Why Heather Graham Put a Sexist Boss Character in Her Directorial Debut 'Half Magic' (Q&A) | AFM 2017

The actress tells THR of being inspired by various Hollywood women and why Harvey Weinstein is "the most sexual predatory person I’ve ever met."

After a 30-year career playing drug-addicted teens, Austin Powers-shagging CIA agents and even appearing on the cover of Time magazine in 2003 (for a story about meditation, which she does regularly), Heather Graham, 47, is about to unveil her most challenging role to date: writer-director. Half Magic — which is being introduced to AFM buyers by Arclight Films — is a comedy about female empowerment in which Graham also stars as a member of a sisterhood (alongside Molly Shannon, Stephanie Beatriz and Angela Kinsey) that comes together to do battle against male dominance and chauvinism.

Lighthearted it may be, but the film’s subject matter couldn’t be more timely. Not only is sexism in the film industry a hot topic, but Graham herself was among the first major names to come forward following the initial reports of sexual harassment against Harvey Weinstein, detailing her own experience with the disgraced producer and claiming he had implied roles would be offered to her if she slept with him. Speaking with The Hollywood Reporter, Graham discusses the women who inspired her to get behind the camera, Half Magic’s Weinstein-ish character (who is much cuter and funnier) and why she doesn’t share Mark Wahlberg’s religious issues with Boogie Nights.

You’ve worked as an actress for many years. Why did you feel that now is the right time to direct?

I was inspired by other women writing and directing, and as an moviegoer I wanted to see more women’s stories. I didn’t feel that there were enough movies being made about women and things that I could relate to, so I thought I was going to make a movie myself, to make the movie that, as an audience member, I would want to see.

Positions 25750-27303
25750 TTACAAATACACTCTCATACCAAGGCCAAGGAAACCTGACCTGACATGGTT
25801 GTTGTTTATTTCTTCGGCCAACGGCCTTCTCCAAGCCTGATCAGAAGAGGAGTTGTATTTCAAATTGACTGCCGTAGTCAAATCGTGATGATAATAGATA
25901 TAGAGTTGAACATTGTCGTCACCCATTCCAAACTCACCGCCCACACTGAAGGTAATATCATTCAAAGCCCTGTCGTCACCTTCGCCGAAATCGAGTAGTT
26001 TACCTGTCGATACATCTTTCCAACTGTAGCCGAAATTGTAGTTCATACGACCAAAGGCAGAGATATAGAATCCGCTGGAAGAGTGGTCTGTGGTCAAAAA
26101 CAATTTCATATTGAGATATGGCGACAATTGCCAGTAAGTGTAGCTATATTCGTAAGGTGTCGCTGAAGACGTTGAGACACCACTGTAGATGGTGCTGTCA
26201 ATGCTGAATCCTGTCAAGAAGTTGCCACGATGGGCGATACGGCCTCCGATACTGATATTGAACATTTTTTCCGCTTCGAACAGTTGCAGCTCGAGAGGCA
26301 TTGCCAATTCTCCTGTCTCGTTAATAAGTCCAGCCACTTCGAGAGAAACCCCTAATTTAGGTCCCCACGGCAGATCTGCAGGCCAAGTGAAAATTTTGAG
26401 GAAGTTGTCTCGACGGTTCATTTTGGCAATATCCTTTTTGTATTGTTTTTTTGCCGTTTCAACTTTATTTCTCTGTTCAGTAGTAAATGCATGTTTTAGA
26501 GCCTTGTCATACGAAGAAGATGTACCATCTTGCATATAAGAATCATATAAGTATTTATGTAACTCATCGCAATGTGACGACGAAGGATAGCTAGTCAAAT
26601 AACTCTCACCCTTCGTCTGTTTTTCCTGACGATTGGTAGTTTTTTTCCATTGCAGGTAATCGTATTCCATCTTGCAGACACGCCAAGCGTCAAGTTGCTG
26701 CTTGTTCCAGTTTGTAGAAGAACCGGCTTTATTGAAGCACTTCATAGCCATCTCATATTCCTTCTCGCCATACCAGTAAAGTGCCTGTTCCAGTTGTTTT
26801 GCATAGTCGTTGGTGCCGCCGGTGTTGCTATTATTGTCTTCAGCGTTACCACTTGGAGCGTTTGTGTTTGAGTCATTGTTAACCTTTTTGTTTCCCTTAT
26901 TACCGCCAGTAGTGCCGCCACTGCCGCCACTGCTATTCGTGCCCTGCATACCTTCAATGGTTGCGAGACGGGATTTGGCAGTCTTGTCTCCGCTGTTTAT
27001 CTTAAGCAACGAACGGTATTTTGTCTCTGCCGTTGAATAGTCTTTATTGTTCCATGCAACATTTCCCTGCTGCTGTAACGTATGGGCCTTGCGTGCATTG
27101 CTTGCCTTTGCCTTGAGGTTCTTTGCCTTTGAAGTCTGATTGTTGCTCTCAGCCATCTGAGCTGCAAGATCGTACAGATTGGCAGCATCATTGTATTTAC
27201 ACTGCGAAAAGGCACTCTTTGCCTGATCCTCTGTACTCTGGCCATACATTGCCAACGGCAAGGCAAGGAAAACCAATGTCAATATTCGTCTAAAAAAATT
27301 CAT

Is there anyone in particular that has inspired you?

I saw Drew Barrymore producing films and Salma Hayek, Lena Dunham, Amy Schumer, Tina Fey ... people writing from the female point of view. It was so refreshing to see that. Also, I think when I started, I just wanted to make myself laugh about everything in my life and to see the comedy in it.

Was it a fun experience?

It was really a magical experience. I got to work with a lot of comedians and people who were really funny and came up with some great improv. It felt like everyone working on the movie was having a great time. And at the end, a lot of people told me it was the most fun job they ever worked on.

You were one of the first major names to detail your own Harvey Weinstein experience after the first stories broke. Did you anticipate the flood of allegations that would follow?

I knew that he must have sexually harassed a lot of people. I just think now is the time that women are getting braver and the time is right for women and men to say this type of behavior is unacceptable. It’s really inspiring speaking up. I was inspired by the other women speaking out, and I just thought, “I don’t want to hold this guy’s secret anymore.”

Is Weinstein the only incident you have had?

No, there’s a lot of other people. But I would say he’s the worst, He’s the most sexual predatory person I’ve ever met. But there’s definitely all different kinds of sexism from many different people. The time is right, though — people seem more open to wanting to change these things, which is very good. A lot of people who have been sexually harassed — and I felt this about my experience — you want to hide it away in a part of your brain where you don’t want to think about it. When you talk about it, it brings up sad feelings, but at the same time it’s inspiring to feel that we’re all standing up for ourselves. This guy losing his job was a great way of saying that this kind of behavior will be punished.

Is there a Weinstein figure in your movie?

There isn’t exactly a Harvey Weinstein character, but I do have a sexist boss. But he’s much cuter than Harvey Weinstein, he’s played by Chris D’Elia. He’s much funnier than Harvey as well, but he’s symbolic of the movie business being sexist.

Mark Wahlberg recently said that he hoped God would forgive him for making Boogie Nights. I hope you don’t feel the same way ...

Oh no, I’m so proud of that movie! I think it’s a huge artistic achievement. I think he might have been joking. I hope he was joking.

comments powered by Disqus